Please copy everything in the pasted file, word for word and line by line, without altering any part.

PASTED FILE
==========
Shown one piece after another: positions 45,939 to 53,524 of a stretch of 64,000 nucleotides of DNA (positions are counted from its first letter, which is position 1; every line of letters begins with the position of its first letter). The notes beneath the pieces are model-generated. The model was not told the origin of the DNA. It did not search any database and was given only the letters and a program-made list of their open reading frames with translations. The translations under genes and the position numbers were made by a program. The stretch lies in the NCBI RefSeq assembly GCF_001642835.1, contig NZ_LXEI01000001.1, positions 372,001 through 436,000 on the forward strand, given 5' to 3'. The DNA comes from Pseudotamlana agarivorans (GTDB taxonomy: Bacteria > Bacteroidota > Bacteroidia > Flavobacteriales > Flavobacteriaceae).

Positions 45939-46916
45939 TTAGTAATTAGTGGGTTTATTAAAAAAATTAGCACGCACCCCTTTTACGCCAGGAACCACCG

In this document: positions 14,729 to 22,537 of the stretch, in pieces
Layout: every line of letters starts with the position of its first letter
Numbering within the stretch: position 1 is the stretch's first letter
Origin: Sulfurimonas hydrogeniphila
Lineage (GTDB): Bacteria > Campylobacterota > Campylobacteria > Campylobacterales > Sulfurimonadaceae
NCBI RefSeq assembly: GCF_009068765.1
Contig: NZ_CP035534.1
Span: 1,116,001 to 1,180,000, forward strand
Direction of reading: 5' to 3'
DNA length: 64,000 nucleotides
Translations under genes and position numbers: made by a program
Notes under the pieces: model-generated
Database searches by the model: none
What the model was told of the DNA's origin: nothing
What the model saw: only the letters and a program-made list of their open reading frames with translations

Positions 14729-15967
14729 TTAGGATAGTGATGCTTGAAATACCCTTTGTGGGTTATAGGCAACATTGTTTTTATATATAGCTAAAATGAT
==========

Shown one piece after another: positions 45,939 to 53,524 of a stretch of 64,000 nucleotides of DNA (positions are counted from its first letter, which is position 1; every line of letters begins with the position of its first letter). The notes beneath the pieces are model-generated. The model was not told the origin of the DNA. It did not search any database and was given only the letters and a program-made list of their open reading frames with translations. The translations under genes and the position numbers were made by a program. The stretch lies in the NCBI RefSeq assembly GCF_001642835.1, contig NZ_LXEI01000001.1, positions 372,001 through 436,000 on the forward strand, given 5' to 3'. The DNA comes from Pseudotamlana agarivorans (GTDB taxonomy: Bacteria > Bacteroidota > Bacteroidia > Flavobacteriales > Flavobacteriaceae).

Positions 45939-46916
45939 TTAGTAATTAGTGGGTTTATTAAAAAAATTAGCACGCACCCCTTTTACGCCAGGAACCACCG

In this document: positions 14,729 to 22,537 of the stretch, in pieces
Layout: every line of letters starts with the position of its first letter
Numbering within the stretch: position 1 is the stretch's first letter
Origin: Sulfurimonas hydrogeniphila
Lineage (GTDB): Bacteria > Campylobacterota > Campylobacteria > Campylobacterales > Sulfurimonadaceae
NCBI RefSeq assembly: GCF_009068765.1
Contig: NZ_CP035534.1
Span: 1,116,001 to 1,180,000, forward strand
Direction of reading: 5' to 3'
DNA length: 64,000 nucleotides
Translations under genes and position numbers: made by a program
Notes under the pieces: model-generated
Database searches by the model: none
What the model was told of the DNA's origin: nothing
What the model saw: only the letters and a program-made list of their open reading frames with translations

Positions 14729-15967
14729 TTAGGATAGTGATGCTTGAAATACCCTTTGTGGGTTATAGGCAACATTGTTTTTATATATAGCTAAAATGAT